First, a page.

Oxymoron: Relaxing RevApril 7, 2008
Sun-laden beaches, tranquil strolls, long coffee-slurping afternoons. Who couldn’t relax in such an environment?
I answer both from personal experience and from hearing holiday reports from other vacationing shepherds.
So why is the holiday experience such a challenge for our select group? Upon returning from my own weeklong trip yesterday I jotted down a few thoughts. Let me know if any of this rings true for you too.
1. Pastors worship work and don’t appreciate rest.
2. Pastors think deep down that the world of their church revolves around their sovereign power and presence (how will they survive without us?)
3. Pastors are functional by nature, yet by very definition holiday’s are often devoid of functionality.
4. Pastors are often flock orientated not family orientated. For many of us casually conversing with our families for a prolonged period is unusual and, embarrasingly, difficult.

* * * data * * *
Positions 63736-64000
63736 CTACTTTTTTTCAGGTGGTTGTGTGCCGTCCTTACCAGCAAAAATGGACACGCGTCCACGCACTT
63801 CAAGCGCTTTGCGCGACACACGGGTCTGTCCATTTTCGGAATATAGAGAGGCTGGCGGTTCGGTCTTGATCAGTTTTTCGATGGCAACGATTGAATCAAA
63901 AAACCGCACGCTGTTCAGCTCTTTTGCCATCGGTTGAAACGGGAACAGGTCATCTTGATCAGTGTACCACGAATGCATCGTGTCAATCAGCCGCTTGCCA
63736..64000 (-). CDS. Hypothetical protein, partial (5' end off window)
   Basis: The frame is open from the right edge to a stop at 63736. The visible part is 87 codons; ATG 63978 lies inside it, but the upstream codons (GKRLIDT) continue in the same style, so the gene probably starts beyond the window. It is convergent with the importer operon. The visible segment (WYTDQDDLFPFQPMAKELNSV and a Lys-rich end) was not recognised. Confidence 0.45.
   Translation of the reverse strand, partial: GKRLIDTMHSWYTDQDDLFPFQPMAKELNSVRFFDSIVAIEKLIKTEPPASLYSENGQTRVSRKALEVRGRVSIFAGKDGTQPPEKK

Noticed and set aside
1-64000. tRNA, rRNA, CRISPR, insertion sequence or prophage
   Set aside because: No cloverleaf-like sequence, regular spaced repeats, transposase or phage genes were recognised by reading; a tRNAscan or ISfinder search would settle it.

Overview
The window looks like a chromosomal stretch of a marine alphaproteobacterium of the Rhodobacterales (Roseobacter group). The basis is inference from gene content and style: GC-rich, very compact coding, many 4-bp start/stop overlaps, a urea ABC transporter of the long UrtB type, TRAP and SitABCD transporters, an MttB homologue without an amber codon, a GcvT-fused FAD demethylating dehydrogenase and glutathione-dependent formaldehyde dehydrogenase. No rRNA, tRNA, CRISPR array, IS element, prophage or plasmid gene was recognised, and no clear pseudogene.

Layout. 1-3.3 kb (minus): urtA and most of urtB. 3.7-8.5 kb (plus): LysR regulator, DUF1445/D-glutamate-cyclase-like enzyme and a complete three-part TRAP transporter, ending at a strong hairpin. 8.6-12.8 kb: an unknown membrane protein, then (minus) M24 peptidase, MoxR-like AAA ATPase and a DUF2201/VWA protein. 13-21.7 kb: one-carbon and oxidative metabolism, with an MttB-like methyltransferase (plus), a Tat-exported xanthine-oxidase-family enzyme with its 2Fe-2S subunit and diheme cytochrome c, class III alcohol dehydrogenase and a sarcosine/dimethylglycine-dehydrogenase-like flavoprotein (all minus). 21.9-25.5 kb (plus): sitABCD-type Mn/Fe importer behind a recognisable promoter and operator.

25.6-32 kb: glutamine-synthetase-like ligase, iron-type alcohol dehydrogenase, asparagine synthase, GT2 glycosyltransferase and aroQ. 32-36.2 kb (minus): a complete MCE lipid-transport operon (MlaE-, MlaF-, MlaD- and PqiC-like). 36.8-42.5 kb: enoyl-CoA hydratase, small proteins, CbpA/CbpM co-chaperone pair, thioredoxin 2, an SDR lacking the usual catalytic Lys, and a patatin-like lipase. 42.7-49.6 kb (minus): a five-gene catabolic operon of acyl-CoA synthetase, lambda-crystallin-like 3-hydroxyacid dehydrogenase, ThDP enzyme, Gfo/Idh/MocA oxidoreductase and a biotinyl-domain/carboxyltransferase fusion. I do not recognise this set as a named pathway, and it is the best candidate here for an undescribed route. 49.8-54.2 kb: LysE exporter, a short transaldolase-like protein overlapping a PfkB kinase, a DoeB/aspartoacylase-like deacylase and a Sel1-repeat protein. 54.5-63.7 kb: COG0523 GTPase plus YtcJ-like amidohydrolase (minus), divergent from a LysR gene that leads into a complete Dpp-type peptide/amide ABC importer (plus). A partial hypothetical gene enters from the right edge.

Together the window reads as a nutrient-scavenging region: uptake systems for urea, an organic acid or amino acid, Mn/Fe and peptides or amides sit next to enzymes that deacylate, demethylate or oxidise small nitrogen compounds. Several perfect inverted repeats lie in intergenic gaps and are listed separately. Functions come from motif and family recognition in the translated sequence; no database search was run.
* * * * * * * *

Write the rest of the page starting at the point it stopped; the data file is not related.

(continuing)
5. Pastors are often poor relaxers in the hustle and bustle of everyday life; this means that when full blown vacation comes they haven’t had much practice.
6. Pastors like to be solving problems. Holiday’s are too easy.
7. Pastors – many of them anyway – struggle with ‘guilt feelings’ that they are slacking. This is because they believe in unbiblical slogans like ‘I’ll have time to rest when I get to heaven, but not before then” and such.
8. Pastors, usually technologically connected and information overloaded, suddenly feel ‘out of the loop.’
9. Pastors, either out of insecurity or fear, need to endure the thought that someone else is filling their pulpit.
10. Pastors, now with some free time on their hands, can’t help but embrace the opportunity to plan ahead.
11. Pastors schedules are typically highly structured; holiday’s are full of unstructured time.
12. Pastors are too exhausted to enjoy the break.